Baby Watchers: Have You Seen This Mysterious Phenomenon?

April 19, 2009 at 3:35 am (By Amba)

My 33-year-old nephew Matt, a new father, described watching his baby daughter’s face “scroll through” the full repertoire of human expressions and emotions — in her sleep.  And only in her sleep.

I’ve seen this too! But thirty years ago, when my niece, Matt’s cousin Paloma, was a baby in the first few months of life.  Awake, she had about four basic, dazed expressions; she looked the way you might expect a newly minted person to look — foggy, vague, not yet fully here.  But when she slept, her face knew the Greek comedy and tragedy masks, and so much more:  hilarity, amusement, disgust, despondency, sly cynicism, wistfulness, ennui — sophisticated, seasoned expressions that you’d think an old Frenchwoman would have had to earn by six or seven decades of hard living.  Non, je ne regrette rien!

What is this??  What stage of sleep does it correspond to, what’s going on in the brain?  Is the baby dreaming, or in deeper, dreamless sleep?  How would a neurologist or a child-development expert explain it?  I’m not sure they could.  It’s been shown that emotions are inseparable from their physical expression:  to make the face is to have the feeling, and vice versa.  So we’re hardwired for emotions we have yet to grow into?  Expressions we regard as exquisitely cultural and social, like full-blown language, are actually biological?  What?

A baby that can manage at most a wail, an unfocused stare, and a goofy, convulsive smile when awake appears, in its sleep, to rehearse the dramas of a lifetime.  I wonder if this was one of the things that inclined people to believe in reincarnation.  A sleeping baby lets its mask slip, reveals its old soul, remembers its long, rich lives and tumultuous experience.

Have you seen this?


  1. Freeman Hunt said,

    Yes! We loved watching this each time our first son would slip off into sleep, and now we’re enjoying it again with son number two. It really is fascinating.

  2. karen said,

    Wow- i’m hearing new voices!! It’s going to take a little getting used to- as it’s kinda weird to absorb after so many yrs of hearing only one voice-amba’s- but, i’m open. And, intrigued.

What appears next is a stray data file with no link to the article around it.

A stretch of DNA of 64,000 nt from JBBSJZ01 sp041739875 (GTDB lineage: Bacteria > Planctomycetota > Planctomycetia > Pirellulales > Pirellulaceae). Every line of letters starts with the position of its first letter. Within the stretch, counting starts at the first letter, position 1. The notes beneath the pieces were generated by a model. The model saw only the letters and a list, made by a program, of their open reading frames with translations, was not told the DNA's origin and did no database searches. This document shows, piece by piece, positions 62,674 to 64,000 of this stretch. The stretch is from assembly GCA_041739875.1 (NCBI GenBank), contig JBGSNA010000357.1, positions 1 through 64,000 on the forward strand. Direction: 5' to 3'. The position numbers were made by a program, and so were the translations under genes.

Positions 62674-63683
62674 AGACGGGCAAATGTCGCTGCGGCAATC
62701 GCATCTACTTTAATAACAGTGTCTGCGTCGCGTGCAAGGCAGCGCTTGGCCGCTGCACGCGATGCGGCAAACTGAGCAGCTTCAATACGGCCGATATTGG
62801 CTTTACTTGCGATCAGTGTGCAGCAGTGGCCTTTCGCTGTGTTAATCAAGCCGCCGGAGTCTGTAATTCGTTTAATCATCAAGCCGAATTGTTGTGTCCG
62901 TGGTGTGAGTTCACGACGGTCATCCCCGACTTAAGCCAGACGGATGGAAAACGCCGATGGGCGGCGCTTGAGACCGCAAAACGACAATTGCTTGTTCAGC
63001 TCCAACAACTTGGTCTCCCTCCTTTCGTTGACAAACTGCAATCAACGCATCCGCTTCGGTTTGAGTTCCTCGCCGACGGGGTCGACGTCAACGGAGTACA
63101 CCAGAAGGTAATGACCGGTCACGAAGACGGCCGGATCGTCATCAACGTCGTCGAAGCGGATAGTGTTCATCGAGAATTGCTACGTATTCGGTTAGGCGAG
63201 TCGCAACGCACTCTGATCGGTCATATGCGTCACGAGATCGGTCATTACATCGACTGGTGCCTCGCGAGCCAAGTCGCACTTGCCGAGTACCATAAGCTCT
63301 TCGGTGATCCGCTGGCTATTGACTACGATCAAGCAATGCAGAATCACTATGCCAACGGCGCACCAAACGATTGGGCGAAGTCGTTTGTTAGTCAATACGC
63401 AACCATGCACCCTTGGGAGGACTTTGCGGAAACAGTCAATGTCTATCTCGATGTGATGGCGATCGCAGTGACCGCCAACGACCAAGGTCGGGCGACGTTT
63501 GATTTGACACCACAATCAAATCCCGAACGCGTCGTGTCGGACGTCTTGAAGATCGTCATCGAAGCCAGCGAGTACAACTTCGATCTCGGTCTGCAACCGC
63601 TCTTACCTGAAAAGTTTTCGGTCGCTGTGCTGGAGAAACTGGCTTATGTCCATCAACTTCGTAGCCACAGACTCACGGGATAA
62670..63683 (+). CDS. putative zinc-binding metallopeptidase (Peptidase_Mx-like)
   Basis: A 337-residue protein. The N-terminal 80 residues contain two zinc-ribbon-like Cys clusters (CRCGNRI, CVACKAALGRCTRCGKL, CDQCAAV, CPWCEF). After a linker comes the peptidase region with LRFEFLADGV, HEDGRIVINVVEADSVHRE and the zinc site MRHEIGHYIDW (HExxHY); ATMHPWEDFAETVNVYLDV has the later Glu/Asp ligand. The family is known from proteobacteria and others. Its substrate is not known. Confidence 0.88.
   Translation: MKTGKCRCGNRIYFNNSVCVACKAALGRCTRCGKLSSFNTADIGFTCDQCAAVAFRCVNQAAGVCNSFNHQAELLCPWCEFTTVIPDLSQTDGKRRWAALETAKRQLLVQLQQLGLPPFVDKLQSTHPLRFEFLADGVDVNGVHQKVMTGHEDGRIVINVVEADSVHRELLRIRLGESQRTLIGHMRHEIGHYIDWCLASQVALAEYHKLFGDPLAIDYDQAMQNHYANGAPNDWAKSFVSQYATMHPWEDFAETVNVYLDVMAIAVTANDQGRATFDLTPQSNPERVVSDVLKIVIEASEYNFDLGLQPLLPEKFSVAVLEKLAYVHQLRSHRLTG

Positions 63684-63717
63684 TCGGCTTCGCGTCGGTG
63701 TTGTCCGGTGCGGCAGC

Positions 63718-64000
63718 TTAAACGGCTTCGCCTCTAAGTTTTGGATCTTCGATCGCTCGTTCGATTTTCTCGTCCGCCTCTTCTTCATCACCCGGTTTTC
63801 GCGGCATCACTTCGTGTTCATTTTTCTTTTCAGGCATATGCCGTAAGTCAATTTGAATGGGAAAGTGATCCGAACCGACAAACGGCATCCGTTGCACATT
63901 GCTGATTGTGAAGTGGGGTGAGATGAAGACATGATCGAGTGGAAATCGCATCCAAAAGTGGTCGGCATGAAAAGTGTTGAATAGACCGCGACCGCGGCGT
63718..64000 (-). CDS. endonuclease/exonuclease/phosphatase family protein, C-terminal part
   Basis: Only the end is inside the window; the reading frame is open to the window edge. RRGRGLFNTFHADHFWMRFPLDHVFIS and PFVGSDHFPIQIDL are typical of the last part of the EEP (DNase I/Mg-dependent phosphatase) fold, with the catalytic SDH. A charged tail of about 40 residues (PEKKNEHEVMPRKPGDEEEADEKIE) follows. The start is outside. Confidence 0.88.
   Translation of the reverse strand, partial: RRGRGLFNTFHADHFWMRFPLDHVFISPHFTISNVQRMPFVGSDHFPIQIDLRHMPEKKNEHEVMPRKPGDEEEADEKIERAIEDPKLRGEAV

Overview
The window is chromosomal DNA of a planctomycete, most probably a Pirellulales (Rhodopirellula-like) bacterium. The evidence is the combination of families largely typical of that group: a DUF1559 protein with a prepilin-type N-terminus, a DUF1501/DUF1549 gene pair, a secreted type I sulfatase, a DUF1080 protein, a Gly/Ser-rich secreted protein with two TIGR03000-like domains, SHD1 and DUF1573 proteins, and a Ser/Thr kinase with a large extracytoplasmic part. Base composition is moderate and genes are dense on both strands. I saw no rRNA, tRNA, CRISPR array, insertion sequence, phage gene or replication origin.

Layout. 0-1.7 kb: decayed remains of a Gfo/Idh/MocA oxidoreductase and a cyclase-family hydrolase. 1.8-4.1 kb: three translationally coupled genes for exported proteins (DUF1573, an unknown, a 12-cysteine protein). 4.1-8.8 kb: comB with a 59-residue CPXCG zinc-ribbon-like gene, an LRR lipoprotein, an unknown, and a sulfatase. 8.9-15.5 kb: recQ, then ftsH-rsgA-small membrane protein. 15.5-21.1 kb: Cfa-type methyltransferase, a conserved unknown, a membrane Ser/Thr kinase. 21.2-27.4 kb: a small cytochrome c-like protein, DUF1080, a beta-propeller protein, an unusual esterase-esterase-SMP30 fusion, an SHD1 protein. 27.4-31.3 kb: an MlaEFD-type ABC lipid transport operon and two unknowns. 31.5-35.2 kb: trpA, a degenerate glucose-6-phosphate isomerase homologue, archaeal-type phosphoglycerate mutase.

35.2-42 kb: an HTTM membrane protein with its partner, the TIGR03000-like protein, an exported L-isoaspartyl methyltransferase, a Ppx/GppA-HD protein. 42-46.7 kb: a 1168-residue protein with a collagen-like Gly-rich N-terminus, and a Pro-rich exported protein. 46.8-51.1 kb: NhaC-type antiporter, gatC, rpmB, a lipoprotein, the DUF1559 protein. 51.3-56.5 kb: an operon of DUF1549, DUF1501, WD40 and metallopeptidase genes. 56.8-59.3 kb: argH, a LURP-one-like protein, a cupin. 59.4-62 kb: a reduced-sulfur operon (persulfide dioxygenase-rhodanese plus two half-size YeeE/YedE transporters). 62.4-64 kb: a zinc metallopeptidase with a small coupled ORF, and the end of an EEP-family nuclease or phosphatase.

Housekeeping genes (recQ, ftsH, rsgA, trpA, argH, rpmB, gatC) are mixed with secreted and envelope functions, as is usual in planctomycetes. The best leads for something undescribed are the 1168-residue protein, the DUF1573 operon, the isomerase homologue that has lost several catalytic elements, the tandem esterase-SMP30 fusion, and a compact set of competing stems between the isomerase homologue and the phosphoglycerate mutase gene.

My name came up in the box, not my new handle form wordpress- i wonder how THIS is going to finish out. Anyway- this post is so-poetic. I’ve still got my ear tuned to you, amba:0) Love you.

  3. karen said,

    So, wh did i sign up at wordpress, again? This worked out just fine. And, it seems i’m still ME.

    Just wanted to add that a friend went into labour and delievered- 3 MONTHS early- a 2# baby girl. That was a month ago- she’s gained .5#, so please keep her health and growth in your thoughts so she can keep gaining. Her name is Allison(awesome name, eh- Alli?:0)) Not sure how it IS spelled. The Mom pumps breastmilk, which is tube fed into the child(hmmmmmm- should still be in the womb– fetus?)and had no trouble producing enough at such an early and surprised duedate.

    Pretty cool, to me.

  4. rodjean said,

    I never noticed this, but nearly complete lack of knowledge does not stop my positing a theory.

    The infant is not experiencing grave dramatic insights. Our facial muscles have a lot of plasticity. One of the first things we learn while awake is expressions which bring positive reinforcement. Eventually, we learn an entire repetoire of stereotyped expressions that relate to different circumstances.

  5. lfineaux said,

    rodjean – interesting… while our expressions may be fully developed at birth, the underlying emotions are awaiting feedback for proper attachment?

  6. amba12 said,

    Yes, but there seems to be no learning involved here, and the infant is not receiving positive reinforcement while awake for facial expressions it makes in its sleep!

  7. Alison said,

    When mine were infants, I think I was always too tired to spend much time watching them sleep. I do remember seeing them look scared in their sleep and resisting the urge to wake them and comfort them.

  8. realpc said,

    It’s probably just reincarnation. Occam’s razor.

  9. rodjean said,

    It’s probably just gas. Occam’s razor.

  10. Peter Hoh said,

    I recall reading that babies are able to make a wide variety of vocal sounds. Over time, they repeat the ones they hear and drop the ones they don’t. After a while, the babbling of a baby raised in an English-speaking household will be quite different from the babbling of a baby raised in a Chinese-speaking household.

    Perhaps facial expressions are like that. We are born hard-wired to produce any number of facial expressions, but the muscle control necessary to produce the various expressions is not developed yet. While the baby sleeps, somehow, the muscles run through their hard-wired expressions.

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